Last updated: February 12, 2020
Dr. Steve Martyn brought his new bride to Asbury Seminary on their honeymoon in 1973. Although he wouldn’t recommend it as a honeymoon destination, he appreciates his time here as challenging and transformational. Today, he serves as the Associate Professor of Spiritual Formation, teaching his students to integrate both head and heart in their ministry.
“If you think of the two basic sides of our mission statement, on the one side, you see that we are a ‘community called to prepare theologically educated’ students, but on the other side of the mission statement, you see the word sanctified,” Dr. Martyn said. “What we’re trying to do is integrate the theological side of it, or the sound learning side of it, with the sanctified, or vital piety, side of it.”
After graduating from Asbury Seminary, Dr. Martyn pastored from 1976-2004. Prior to joining the Seminary faculty in 2004, he pastored St. Luke United Methodist Church in Lexington, Ky. He believes the Lord brought him to the Seminary so he could play a more active role in recovering the treasure of the Wesleyan tradition by discipling others in Christ.
“Wesley knew how to make disciples, and we have lost that art and that discipline today,” he said. “I believe the invitation of the Holy Spirit to the church is to recover our Wesleyan discipleship and missional DNA.”
His time as a pastor allowed him to experience the actual issues of insulation and isolation that those he teaches and trains will face. He has found that pastors commonly don’t have a supportive community surrounding them, and that they can isolate themselves from the promptings of the Holy Spirit and the means of grace.
“When you cut yourself off from close fellowship with others and then build walls that keep the Lord from being able to speak into your life, then you’re going to end up in a crisis,” he said.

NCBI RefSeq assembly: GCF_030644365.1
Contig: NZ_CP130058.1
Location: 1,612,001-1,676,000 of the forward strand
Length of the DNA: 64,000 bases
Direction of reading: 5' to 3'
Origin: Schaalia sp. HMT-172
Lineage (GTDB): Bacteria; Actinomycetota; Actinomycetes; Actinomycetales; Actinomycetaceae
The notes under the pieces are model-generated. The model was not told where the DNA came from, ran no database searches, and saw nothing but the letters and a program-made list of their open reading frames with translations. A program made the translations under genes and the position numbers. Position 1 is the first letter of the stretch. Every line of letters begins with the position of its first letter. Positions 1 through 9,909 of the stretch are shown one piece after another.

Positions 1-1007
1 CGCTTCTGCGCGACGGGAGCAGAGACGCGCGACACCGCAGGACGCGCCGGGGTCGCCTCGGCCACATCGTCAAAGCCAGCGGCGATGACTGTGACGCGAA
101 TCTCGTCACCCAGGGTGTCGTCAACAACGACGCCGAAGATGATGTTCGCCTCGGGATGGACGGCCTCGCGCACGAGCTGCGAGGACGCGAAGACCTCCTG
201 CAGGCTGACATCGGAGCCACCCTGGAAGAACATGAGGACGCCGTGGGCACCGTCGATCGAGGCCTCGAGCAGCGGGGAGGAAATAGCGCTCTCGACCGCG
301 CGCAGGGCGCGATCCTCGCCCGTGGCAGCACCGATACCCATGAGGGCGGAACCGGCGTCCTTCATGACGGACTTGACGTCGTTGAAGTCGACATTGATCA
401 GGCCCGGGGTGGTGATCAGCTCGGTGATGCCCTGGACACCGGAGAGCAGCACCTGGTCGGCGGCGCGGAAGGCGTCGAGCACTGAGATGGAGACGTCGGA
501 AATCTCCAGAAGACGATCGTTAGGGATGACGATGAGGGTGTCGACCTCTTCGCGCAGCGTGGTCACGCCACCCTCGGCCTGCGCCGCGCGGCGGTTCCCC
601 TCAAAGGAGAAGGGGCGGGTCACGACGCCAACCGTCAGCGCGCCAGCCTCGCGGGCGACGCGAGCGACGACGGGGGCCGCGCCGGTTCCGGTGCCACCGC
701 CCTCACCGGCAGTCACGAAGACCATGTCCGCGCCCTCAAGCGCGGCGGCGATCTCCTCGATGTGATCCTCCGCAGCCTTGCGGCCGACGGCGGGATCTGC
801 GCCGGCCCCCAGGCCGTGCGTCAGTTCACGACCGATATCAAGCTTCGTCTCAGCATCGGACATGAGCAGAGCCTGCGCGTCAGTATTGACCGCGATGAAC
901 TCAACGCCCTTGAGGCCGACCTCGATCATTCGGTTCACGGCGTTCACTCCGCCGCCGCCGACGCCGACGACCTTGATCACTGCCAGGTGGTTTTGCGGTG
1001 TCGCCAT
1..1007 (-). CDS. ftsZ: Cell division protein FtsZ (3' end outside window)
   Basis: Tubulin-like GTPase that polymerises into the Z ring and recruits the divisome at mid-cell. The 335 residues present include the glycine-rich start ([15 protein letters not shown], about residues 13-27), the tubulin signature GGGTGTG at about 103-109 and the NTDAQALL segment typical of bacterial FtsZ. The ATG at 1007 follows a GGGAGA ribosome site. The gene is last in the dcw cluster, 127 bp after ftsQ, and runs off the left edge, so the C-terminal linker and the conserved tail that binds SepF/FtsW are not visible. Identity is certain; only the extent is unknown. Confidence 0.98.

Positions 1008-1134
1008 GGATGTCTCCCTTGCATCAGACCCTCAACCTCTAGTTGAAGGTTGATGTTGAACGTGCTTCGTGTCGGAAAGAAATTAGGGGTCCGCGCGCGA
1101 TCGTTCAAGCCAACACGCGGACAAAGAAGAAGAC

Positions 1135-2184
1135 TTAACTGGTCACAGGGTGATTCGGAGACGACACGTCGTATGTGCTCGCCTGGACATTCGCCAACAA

He encourages his students to form community, even as they serve.
Dr. Martyn also consults with congregations to help them develop discipleship processes and offers spiritual direction to pastors. He has seen what he calls an “astounding level of transformation” when people are led in what he calls “high bar discipleship.”
By high bar, he means meeting with an individual or a group weekly, for prayer and encouragement for entering into all the means of grace. Dr. Martyn uses a holistic approach and mentors others not only spiritually, but also to care for their physical bodies as God’s temple.
“When you realize that the way you change the world is by investing your life in a few people, just a few, and help them to step into their calling, that’s when great joy comes because you start to see the body of Christ flourish,” Dr. Martyn said.
Through this mentoring process, Dr. Martyn helps students become free from the bondage of sin in their lives and step into God’s calling for them.
“The greatest joy I’ve seen is helping students and pastors learn Wesleyan discipleship, and that normally results in those students and pastors truly equipping the saints for the work of ministry,” he said.
This fall, Dr. Martyn will teach The Spiritual Life of the Minister, exploring the idea that every Christian is a minister, not just an ordained person. He will also teach Theology of Spiritual Formation, which examines Wesleyan theological constructs that direct our spiritual life and ministry.
When not in the classroom, Dr. Martyn enjoys hiking in the Colorado mountains and working with pottery. He and his wife, Diane, have three children and nine grandchildren.
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